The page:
All these financial obstacles make the artisans unable to expand and grow their industrial units. Also, without much help and moderation from local and state governments, there is little motivation to run art businesses.

  1. Outdated techniques and equipment

As a result of the financial challenges, our artisans are lacking in new technology and work with outdated equipment. Most artists in rural areas aren’t digitally linked to the rest of the world. So, they can’t make products that hold cultural significance as well as interest the modern consumer base. Relying solely on unfaithful middlemen and local art exhibitions makes them miss out on the wonders of eCommerce.

Besides the need to stay competitive and accommodate their client’s changing needs, artists must also be able to protect their own artwork. They can’t copyright their products to avoid industrial copying and forgery.

  1. Lack of training

Artists lacking in terms of design, modern equipment, and eCommerce also results from the lack of such educational and training opportunities. Proper training and education help artists understand the value of their art, the place of their products in the marketplace, prices, consumer base, negotiation with middlemen/traders, and advertisement. Handicrafts and most artforms are challenging to learn and have lengthy processes. The art trade is usually a family business and people are taught by their elders. Not all novices can take advantage of government programs, which there aren’t enough of, because of financial challenges and lack of awareness. This is especially the case for women. As a result, they become uncompetitive and lack advanced training and skills.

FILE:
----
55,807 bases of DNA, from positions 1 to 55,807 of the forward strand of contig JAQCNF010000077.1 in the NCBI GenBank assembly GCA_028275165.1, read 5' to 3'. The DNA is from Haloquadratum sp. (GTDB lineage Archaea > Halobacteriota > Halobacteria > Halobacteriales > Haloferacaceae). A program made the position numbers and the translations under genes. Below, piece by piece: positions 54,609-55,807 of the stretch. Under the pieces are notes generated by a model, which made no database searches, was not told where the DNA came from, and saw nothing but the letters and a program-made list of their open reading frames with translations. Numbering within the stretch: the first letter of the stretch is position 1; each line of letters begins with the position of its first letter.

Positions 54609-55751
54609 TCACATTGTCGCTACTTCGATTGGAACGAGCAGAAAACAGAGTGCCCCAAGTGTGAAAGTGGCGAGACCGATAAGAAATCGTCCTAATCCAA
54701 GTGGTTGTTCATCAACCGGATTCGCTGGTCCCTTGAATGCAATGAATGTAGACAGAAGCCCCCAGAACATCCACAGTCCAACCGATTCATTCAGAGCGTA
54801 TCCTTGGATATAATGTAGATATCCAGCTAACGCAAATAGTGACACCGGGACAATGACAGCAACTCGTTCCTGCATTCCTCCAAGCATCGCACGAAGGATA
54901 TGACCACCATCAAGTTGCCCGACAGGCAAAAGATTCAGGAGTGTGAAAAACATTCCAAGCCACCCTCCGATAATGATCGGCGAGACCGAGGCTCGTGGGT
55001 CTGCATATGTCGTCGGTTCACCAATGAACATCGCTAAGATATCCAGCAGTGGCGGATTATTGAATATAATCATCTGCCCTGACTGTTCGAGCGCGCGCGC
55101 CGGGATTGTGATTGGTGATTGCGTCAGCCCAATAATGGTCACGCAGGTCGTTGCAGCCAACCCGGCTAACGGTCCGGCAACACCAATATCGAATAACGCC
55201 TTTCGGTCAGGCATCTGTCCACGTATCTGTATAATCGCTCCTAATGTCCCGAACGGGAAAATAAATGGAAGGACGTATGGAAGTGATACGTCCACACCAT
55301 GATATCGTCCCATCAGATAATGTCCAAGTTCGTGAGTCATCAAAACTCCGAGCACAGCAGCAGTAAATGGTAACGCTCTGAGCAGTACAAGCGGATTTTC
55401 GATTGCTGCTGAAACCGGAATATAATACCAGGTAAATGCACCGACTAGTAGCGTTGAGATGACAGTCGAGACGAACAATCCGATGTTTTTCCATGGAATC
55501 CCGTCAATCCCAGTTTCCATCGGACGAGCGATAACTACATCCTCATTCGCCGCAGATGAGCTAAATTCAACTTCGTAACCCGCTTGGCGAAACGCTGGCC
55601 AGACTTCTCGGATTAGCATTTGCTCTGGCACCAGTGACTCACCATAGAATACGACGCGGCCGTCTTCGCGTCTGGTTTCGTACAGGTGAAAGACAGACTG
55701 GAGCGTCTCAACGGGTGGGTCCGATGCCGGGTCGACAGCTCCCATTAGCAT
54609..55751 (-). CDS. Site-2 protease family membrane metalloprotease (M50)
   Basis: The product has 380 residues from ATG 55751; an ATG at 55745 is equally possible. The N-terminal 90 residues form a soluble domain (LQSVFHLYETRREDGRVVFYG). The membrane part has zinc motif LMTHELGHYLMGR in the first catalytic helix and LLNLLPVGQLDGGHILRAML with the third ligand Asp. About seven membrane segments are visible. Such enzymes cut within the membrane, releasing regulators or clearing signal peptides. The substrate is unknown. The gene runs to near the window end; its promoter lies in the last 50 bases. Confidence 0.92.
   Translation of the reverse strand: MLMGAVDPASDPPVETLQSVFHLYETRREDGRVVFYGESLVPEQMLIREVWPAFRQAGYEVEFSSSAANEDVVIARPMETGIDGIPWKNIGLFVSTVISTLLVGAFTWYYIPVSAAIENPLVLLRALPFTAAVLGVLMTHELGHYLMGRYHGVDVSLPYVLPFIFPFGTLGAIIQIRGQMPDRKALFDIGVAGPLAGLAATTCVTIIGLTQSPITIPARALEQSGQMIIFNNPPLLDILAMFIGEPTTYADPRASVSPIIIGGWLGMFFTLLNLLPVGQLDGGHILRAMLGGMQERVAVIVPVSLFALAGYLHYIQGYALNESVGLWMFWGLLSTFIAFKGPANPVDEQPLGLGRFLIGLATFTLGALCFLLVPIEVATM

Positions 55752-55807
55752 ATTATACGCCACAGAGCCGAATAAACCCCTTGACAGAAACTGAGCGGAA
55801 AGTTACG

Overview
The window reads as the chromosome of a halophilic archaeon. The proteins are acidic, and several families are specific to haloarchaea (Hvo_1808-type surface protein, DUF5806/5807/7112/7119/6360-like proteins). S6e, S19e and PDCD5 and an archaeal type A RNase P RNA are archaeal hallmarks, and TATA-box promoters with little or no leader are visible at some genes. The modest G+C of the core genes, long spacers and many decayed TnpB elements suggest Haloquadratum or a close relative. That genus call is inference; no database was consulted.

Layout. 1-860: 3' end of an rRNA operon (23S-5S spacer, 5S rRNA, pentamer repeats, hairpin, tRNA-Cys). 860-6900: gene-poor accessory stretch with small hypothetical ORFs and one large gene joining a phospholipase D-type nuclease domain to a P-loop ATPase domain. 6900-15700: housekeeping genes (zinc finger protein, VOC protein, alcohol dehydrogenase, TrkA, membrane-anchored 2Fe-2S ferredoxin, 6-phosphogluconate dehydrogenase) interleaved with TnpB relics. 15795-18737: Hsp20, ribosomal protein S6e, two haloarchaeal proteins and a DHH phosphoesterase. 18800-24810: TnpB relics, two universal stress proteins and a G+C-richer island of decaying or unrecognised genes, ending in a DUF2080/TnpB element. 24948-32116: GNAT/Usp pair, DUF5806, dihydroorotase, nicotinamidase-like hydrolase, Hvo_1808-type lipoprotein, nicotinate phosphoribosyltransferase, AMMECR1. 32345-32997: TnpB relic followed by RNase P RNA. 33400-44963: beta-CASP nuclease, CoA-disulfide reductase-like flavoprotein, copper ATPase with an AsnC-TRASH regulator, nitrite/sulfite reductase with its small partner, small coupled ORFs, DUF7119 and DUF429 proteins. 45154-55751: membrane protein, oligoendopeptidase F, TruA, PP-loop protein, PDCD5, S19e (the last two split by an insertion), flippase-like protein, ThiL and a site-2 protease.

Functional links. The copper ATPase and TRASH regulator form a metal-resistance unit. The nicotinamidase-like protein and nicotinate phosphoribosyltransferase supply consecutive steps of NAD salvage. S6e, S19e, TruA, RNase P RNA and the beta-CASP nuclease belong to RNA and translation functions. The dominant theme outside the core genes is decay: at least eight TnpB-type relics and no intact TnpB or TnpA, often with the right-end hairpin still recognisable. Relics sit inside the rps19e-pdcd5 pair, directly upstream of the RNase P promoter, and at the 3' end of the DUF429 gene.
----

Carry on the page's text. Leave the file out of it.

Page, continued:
Some other underlying problems for artisans in Nepal are the infrastructure and services, or lack thereof. In rural areas, poor infrastructure is a big barrier. When raw materials and equipment cannot be transported to them due to ill-constructed roads, they can’t make products on time and in the required frequency. Sometimes the power supply is insufficient and completely cut-off. Machines are damaged as a result of power outages and voltage changes. These raise the production expenses for the artists.

Legislators can’t develop effective measures to protect our craftsmen due to the lack of state interest and statistics. As a result, it is becoming more difficult to promote and revitalize this already suffering industry. When there is no promising future and security, the younger generation can’t be blamed for not following in the footsteps of their forefathers and mothers. Or, talented craftsmen would rather work in factories where the labour is less hard and money is better.

This is not to say there isn’t a solution. With better training programs and official certifications, it could be much easier for artists to start and keep their businesses in the market. There need to be better financial aid plans from local organizations, especially in rural areas. Responsible authorities should start looking into making our villages more accessible. We need more campaigns to promote our local art and crafts internationally as well as nationally. There need to be designated market areas for our hardworking artisans to sell their products without industrial intervention. There is still plenty of opportunity and potential in the art business in Nepal. The traditional skillsets of Nepali artisans in far-flung districts, who deserve to shine in the domestic as well as the international arena need our support as customers and lawmakers.